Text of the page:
To begin with, Poe has carefully tailored the narrative in a manner to fit the theory of single effect. The unnamed narrator suggests that his main job is to narrate. His logical treatment and explanation of what happens throughout the story adds plausibility and credibility to the narrator. Darrel Abel described the narrator as “Anthropos” for he, the narrator, remains “uncharacterized, undescribed and even unnamed” (177). Although the reader does not know much about him, the attention is fully drawn instead to the strangeness in the House of Usher and the horror tour inside the house. Poe builds a strong connection between the narrator and the reader, “The reader represents Poe’s ideal ...view middle of the document...
The narrator is critical to the reader’s understanding the story. He is the one who takes the reader on a tour of the House of Usher. One of the most interesting things this narrator does is to point out again and again that the strange happenings of the House of Usher are difficult to be portrayed. Some of his statements are presented below:
“I should fail in any attempt to convey an idea of the exact character of the studies, or of the occupations, in which he involved me” (122).
“I would in vain endeavour to educe more than a small portion which should lie within the compass of merely written words” (ibid).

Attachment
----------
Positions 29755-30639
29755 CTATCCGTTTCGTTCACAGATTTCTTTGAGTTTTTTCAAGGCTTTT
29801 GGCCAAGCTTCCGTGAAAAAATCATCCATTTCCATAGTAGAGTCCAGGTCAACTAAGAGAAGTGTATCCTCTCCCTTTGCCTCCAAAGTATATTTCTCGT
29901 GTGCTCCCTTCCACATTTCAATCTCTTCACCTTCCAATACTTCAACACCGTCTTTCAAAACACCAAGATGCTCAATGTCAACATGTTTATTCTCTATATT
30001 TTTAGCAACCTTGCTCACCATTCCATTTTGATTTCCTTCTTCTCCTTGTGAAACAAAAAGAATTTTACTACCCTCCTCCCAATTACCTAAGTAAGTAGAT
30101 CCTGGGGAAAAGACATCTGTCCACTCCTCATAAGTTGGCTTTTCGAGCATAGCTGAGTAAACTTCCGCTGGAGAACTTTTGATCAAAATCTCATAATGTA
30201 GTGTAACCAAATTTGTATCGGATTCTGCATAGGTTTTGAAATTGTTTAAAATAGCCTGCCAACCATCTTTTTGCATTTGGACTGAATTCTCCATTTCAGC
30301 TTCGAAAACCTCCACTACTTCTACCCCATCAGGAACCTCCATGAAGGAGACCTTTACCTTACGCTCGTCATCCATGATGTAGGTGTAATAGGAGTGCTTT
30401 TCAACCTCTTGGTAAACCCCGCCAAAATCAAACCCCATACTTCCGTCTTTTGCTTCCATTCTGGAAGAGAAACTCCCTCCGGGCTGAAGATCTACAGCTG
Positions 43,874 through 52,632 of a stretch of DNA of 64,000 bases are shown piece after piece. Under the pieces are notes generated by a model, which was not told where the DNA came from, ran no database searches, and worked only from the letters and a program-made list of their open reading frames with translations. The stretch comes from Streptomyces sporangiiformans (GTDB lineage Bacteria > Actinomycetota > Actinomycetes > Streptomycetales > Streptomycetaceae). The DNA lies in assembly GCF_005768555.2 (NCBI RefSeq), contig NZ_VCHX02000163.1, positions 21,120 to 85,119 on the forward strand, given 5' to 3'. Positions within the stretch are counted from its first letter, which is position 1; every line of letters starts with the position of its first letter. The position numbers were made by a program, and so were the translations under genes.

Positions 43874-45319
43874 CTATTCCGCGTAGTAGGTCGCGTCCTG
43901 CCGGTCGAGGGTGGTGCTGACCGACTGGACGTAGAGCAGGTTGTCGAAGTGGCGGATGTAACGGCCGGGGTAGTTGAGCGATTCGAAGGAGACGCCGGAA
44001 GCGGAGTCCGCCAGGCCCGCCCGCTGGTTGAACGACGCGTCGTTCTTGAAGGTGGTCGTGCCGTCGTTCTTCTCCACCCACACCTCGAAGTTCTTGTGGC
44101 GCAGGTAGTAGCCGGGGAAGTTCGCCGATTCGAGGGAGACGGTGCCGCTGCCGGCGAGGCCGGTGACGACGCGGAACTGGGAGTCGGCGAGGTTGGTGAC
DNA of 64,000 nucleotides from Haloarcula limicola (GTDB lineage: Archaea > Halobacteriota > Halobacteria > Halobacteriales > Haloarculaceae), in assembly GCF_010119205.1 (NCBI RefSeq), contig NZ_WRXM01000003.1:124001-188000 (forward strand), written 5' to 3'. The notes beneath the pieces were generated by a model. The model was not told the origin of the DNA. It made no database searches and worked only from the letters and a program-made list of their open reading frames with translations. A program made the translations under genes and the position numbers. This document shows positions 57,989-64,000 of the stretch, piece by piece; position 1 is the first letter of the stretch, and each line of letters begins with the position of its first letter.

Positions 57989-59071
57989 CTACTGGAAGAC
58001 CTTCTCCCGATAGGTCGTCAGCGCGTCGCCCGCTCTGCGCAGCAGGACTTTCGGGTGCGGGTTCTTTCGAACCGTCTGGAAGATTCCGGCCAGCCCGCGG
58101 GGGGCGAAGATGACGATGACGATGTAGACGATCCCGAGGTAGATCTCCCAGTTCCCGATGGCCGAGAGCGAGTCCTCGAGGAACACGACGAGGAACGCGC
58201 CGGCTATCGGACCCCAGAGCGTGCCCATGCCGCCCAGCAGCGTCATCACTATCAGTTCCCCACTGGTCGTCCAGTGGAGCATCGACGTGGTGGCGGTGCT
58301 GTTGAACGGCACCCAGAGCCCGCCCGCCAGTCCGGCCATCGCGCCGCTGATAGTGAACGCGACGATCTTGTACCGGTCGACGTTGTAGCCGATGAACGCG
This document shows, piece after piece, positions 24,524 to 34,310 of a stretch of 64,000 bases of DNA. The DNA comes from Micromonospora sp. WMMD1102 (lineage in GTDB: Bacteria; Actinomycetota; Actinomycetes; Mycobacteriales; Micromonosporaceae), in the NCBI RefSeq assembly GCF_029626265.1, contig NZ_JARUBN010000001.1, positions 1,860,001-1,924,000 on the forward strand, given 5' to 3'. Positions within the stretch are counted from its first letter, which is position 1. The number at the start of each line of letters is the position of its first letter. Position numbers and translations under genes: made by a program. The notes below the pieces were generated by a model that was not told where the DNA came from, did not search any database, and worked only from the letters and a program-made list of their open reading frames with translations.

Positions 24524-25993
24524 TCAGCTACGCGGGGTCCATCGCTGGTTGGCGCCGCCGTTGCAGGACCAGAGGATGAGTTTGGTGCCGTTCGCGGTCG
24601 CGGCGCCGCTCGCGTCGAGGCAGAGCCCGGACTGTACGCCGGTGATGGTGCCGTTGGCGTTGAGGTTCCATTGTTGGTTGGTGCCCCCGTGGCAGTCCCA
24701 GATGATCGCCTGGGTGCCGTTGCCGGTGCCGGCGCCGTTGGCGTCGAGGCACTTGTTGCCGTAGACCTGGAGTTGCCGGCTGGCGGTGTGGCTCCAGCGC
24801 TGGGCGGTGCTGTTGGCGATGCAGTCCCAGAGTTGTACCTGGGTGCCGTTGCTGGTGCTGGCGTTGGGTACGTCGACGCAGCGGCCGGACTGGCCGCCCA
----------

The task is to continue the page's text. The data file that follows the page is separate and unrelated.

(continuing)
“I lack words to express the full extent, or the earnest abandon of his persuasion” (124).
The narrator’s above utterances render the story even more horrifying and bizarre. Readers find it scarier and crazier. The narrator functions as a filter by funneling the unbearable sights and anxiety into an exciting fear and makes the reader absorb that fear. The narrator’s quivering apprehension will capture the essence of some terrible anxiety and shields the reader from the displeasure and terror the reader might otherwise experience, “A roller coaster ride may scare us to death, but we gladly defy death for the elation of the thrills it promises.” (Louise J. Kaplan 55). In the tale of Usher, the elated feelings of risk and excitement replace the mental sufferings – depression, madness, anxiety – the reader would otherwise experience if he/she were to actually feel as Roderick feels (ibid).
Poe’s narrative creativity lets the reader see into the mind of the narrator who is the mere point of view for the reader to occupy and the main character of the story in a way that makes the reader receive the ideas and feelings through the narrator with whom the reader has an implicit connection. In D.H. Lawrence's Studies in Classic American Literature, the author states that Poe achieves unity of effect by using an effective narration and ridding himself of everything except what is precisely to the point: “Nothing adventitious is in his great stories, only the essentials, the minimum of characterization, plot, and atmosphere” (66).
Poe’s psychological approach to the story makes the connection between the reader and the narrator stronger and shows the strategy that Poe adopted in conveying the feelings from the text into the reader’s mind. Thus, what the reader experiences in the process of reading the text reveals exactly what happens to the narrator. In return, what happens to the narrator suggests the process the reader undergoes in the reading of Poe’s story: “The reader becomes an active mediator containing the psychological effects of the story’s utterance, so the narrator’s imagination records a series of psychological effects that constitute the action of Poe’s text” (Bieganowski 178).
The second element that Poe dedicates to achieving unity of effect is setting. Much of the horror in “The Fall of the House of Usher” is achieved through...